Inning by Inning: A Portrait of a Coach
Directed by Richard Linklater
Biographical Sports Documentary
Available through Netflix Instant Queue
Warning: Excessive Language
Baseball is going to insure that player fails, and fails a lot. Now a coach becomes in support of those failures, and I like to think we encourage those failures, because we want them taking risks. We want them finding out more about themselves. I think that’s the value of baseball.
Throughout Inning by Inning, Augie Garrido talks about how brutal baseball is as a game. Strikeout? Everyone saw. Make an error? No one else is there to take the blame. In football, basketball, and games that move with more speed, some errors can be covered. Fan blame and personal shame can be shifted and shared. But mistakes are rarely missed in baseball. That’s the pressure, and the reward, if you’re of a particular (peculiar) mindset. Being great at baseball requires more than physical ability. It takes a certain mental toughness. Play baseball long enough without the right amount of mental toughness and you’ll be squashed.
Garrido sees baseball as a simulacrum of life. For him, all important lessons in life are contained within baseball. Failure. Stoic indifference to randomness. Gumption. Continued trying. Focusing and living moment to moment (pitch by pitch, inning by inning). Divorcing how a performance is perceived from the results.
His approach is often called Zen-like, philosophical. Inning by Inning’s director, Richard Linklater, who is a very, very good director who has made some very, very good films, is a friend of Garrido’s and an Austin native. Linklater takes an approach to filmmaking similar to Garrido’s approach to baseball.
It’s the same as being a coach of a team. It is a wonderfully detailed, minute process. Every moment you’re making decisions that influence the end of the line: the final film. Sports are like that too. You’re at bat. You get your moment. You put your focus on that moment … a lot of people just want to jump to the result of everything. The best thing for your psyche as you try to accomplish anything really is to just concentrate on all the little things. And not just as a means to an end, but truly enjoy them.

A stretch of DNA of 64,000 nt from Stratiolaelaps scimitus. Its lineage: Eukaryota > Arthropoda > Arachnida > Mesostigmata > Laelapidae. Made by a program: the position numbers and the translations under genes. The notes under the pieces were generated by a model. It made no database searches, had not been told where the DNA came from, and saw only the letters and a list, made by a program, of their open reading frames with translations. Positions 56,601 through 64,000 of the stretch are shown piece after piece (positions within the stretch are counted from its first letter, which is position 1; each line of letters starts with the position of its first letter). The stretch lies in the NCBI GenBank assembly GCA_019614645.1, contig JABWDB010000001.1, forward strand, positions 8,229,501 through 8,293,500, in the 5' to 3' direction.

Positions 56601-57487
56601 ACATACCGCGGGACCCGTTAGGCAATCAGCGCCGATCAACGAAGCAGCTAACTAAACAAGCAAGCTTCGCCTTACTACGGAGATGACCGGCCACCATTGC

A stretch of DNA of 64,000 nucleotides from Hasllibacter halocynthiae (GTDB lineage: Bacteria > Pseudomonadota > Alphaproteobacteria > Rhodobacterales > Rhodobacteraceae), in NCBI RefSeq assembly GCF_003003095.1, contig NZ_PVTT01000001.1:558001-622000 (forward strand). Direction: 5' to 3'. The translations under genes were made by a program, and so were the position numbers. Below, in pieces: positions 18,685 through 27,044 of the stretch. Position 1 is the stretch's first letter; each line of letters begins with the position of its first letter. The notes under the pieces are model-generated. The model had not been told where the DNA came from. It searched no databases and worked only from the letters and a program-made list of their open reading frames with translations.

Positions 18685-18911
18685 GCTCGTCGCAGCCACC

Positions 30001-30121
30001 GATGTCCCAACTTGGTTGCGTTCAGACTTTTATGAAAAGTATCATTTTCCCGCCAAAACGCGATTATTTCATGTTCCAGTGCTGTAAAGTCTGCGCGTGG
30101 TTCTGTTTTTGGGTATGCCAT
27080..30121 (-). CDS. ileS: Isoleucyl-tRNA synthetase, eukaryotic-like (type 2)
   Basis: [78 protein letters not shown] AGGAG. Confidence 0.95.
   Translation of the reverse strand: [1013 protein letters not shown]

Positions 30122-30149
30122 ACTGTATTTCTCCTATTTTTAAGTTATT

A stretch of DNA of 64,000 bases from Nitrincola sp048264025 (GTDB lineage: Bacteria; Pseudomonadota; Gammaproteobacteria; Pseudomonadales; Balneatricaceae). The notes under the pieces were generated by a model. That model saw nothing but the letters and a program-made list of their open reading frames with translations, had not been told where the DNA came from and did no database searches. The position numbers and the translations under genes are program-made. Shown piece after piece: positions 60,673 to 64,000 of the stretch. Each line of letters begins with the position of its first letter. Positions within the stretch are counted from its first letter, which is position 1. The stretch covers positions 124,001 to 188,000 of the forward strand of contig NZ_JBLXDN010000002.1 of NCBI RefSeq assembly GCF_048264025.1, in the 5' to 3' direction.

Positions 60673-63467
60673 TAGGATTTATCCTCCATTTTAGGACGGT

— The Austin Chronicle
Watch Slacker (or most any Linklater film, Waking Life being another good example) if you’re interested in viewing his philosophical meanderings. Slacker is his love letter to Austin eccentrics, and it’s also available through Netflix Instant Queue.
This is just personal postulation, but Garrido’s coaching worldview closely resembles the ideas presented in Timothey Gallwey’s The Inner Game of Tennis. Gallwey and Garrido are both concerned with focusing on the present task with no consideration for either the before or after.
The message of the Inner Game is simple: focus. Focus of attention in the present moment, the only one you can really live in, is at the heart of this book and at the heart of doing anything well. Focus means not dwelling on the past, either on mistakes or glories; it means not being so caught up in the future, either its fears or its dreams, that my full attention is in the present.
Get out of the way any results. The game doesn’t give us what we want, doesn’t give us what we pray for, doesn’t give us what we wish for, doesn’t give us a damn thing. It’s just there giving us ‘an opportunity,’ nothing more, nothing less. That’s all we can ever ask for in life, and that’s all baseball ever gives you.
Not sure if Garrido has read The Inner Game of Tennis or if he came at his views independently, but the results are beyond similar. Pete Carroll is a noted Gallwey acolyte. So much so that he wrote the foreword to TIGOT’s latest edition. I imagine Garrido’s book, Life Is Yours to Win: Lessons Forged from the Purpose, Passion, and Magic of Baseball, to be all about inner game. Because if any sport’s about inner game, it’s baseball.